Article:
Monday, January 26, 2009

The Glory That Was Rome

I have blogged about this before, but some things bear repetition. Yesterday I finished watching the second and final series of Rome, the HBO mini-series charting the history of the Roman republic from Caesar's crossing of the Rubicon to the Battle of Actium. This, surely, is just about as good as television gets: excellent writing supported by first-rate casting, all retailed at leisurely length.

In reflection, it's the characters and not the plot you remember (there is a lesson for all writers here): Polly Walker's Atia, at once repellent, manipulative and yet oddly pitiable and sympathetic; James Purefoy perfectly capturing Mark Antony's debased populism; Simon Woods' chilly egotism as Octavian. Those are just the standout performances, but there's hardly a dud among the huge cast.

I am not one of those who think that TV/film is inherently inferior to written fiction (although I do think it's very hard for a movie adaptation to do justice to its source material). In particular, I think that the mini-series format is one of the very best narrative art forms available. The 90-minute movie inevitably sacrifices something of either plot or character development because of the constraints of the format. The soap opera form never has a resolution (even though individual stories may); it merely repeats itself ad nauseam. The seasonal drama, even when it is done well, is essentially the same every week (for aficionados, that's part of the appeal, viz: Bones). But the mini-series has room to breathe, while also reaches a conclusion. Rome consists of 22 50-minute episodes, none of which stands alone. It is one extended narrative, an experience far closer to reading a novel than watching a movie is. The form allows sustained character development across an ensemble cast; it permits changes of pace and tone; it can afford digression (usually, in Rome, via the interpolation of frequent sex scenes...)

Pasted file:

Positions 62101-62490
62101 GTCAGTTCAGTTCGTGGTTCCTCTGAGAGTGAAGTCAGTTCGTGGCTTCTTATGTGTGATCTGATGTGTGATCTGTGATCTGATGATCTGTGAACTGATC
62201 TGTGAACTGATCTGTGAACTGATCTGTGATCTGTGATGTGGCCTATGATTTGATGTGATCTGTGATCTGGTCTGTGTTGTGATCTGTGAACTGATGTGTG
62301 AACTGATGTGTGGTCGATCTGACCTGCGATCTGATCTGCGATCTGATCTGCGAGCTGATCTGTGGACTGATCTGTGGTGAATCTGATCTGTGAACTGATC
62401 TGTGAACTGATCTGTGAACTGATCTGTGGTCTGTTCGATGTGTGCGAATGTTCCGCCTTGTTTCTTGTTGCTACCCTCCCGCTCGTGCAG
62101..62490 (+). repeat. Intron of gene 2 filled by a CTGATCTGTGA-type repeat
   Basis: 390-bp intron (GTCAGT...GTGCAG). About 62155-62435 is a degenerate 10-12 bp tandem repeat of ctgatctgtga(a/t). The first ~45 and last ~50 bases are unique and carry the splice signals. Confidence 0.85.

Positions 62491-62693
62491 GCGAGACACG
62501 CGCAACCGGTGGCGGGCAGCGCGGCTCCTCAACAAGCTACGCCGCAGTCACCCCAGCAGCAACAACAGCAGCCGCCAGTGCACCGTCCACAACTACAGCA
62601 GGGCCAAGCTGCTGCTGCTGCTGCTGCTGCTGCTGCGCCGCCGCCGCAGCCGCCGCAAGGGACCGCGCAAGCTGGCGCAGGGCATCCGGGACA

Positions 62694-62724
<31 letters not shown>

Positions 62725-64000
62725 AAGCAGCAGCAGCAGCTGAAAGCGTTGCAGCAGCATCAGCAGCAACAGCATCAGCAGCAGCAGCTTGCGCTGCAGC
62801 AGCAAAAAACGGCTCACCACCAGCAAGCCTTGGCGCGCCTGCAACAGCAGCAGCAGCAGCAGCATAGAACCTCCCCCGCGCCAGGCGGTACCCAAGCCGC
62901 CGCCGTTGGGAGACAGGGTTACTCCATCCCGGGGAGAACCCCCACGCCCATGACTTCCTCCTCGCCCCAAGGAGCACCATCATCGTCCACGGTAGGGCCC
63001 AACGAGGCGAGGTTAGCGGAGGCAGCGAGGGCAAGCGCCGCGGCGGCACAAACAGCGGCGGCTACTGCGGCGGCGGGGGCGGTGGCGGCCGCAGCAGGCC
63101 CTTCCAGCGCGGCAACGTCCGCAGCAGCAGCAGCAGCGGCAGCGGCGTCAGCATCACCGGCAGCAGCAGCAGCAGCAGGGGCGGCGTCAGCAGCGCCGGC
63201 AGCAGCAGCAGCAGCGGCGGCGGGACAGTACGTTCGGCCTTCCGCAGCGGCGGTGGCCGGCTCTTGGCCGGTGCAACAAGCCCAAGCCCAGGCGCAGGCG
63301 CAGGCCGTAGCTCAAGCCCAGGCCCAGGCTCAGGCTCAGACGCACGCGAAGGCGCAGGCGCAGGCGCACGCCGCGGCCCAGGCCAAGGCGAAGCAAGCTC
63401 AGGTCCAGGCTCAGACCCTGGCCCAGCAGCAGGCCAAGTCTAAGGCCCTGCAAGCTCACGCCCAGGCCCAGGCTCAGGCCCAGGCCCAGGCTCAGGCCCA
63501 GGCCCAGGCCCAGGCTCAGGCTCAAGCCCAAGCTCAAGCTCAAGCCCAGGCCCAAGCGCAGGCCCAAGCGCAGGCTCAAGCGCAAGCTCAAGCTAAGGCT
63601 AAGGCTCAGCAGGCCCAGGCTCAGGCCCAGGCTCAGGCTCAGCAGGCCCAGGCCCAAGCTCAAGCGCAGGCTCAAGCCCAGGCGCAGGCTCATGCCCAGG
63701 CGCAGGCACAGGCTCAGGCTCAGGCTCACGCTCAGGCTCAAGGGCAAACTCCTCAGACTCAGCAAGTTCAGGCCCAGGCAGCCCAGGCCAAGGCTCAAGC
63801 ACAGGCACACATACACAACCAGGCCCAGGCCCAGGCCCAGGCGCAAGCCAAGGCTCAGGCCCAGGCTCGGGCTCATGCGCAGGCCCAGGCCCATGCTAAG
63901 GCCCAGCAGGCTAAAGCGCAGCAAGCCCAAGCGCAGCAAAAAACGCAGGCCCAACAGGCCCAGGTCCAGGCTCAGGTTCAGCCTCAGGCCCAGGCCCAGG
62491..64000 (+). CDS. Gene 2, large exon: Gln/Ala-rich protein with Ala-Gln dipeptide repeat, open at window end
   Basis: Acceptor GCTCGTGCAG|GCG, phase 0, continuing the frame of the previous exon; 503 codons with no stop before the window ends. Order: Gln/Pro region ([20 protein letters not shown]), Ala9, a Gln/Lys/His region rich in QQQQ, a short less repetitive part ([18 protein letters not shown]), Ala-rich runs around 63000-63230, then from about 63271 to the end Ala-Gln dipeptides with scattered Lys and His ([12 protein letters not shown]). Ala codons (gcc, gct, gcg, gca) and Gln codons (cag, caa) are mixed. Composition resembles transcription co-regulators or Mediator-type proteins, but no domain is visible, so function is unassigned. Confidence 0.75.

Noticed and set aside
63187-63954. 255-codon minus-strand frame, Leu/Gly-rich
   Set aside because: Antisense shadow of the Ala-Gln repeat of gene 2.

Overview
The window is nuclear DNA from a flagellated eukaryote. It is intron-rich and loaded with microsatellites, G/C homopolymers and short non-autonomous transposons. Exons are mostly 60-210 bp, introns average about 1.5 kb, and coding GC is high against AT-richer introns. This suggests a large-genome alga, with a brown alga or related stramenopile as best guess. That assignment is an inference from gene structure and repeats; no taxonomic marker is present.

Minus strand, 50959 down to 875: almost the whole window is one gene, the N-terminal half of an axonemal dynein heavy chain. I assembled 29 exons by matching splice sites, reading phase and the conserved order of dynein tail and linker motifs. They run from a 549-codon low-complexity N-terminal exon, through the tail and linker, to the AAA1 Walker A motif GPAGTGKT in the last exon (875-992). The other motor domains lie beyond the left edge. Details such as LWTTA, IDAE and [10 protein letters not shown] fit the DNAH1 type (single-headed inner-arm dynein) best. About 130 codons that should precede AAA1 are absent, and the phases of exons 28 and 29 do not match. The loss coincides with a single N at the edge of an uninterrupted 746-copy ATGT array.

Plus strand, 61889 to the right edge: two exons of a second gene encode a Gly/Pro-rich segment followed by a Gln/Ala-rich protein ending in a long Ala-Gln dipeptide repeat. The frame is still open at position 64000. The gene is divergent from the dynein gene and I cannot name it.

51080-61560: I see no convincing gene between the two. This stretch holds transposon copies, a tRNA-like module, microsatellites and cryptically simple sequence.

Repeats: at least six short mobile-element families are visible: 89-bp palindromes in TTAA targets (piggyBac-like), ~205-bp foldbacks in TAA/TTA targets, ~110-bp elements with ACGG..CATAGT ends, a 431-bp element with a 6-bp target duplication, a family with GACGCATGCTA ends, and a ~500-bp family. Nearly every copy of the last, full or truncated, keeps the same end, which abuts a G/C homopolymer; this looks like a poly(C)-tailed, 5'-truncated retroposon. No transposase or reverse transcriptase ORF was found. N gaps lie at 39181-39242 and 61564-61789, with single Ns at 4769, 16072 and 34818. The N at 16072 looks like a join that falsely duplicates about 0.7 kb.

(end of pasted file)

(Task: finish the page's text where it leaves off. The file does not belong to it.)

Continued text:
In Rome, every major character has time for significant growth: the obscure can rise and fall again, and all the stories reach a conclusion. It's hard to imagine a 90-minute movie mirroring this achievement. Even the very best of them (for instance The Page Turner, reviewed here) must work through subtlety, shorthand, indirection. A good director can turn this constraint into a strength, but there are options available to a mini-series which simply can't be replicated by a movie.

If you haven't seen Rome, I can't recommend too strongly that you track it down now. And I haven't even explored the interesting relationship between the show and the Shakesearean treatments of the same period in Julius Caesar and Antony & Cleopatra. That must wait for another day...

1 comment:

Alis said...

Hi Tim. This isn't actually a comment on this post. I've been given a blog award so, as it's a meme thingy, I'm spreading them around and giving you one too! If you don't think it's too unbearably naff, you can catch up with it on my blog...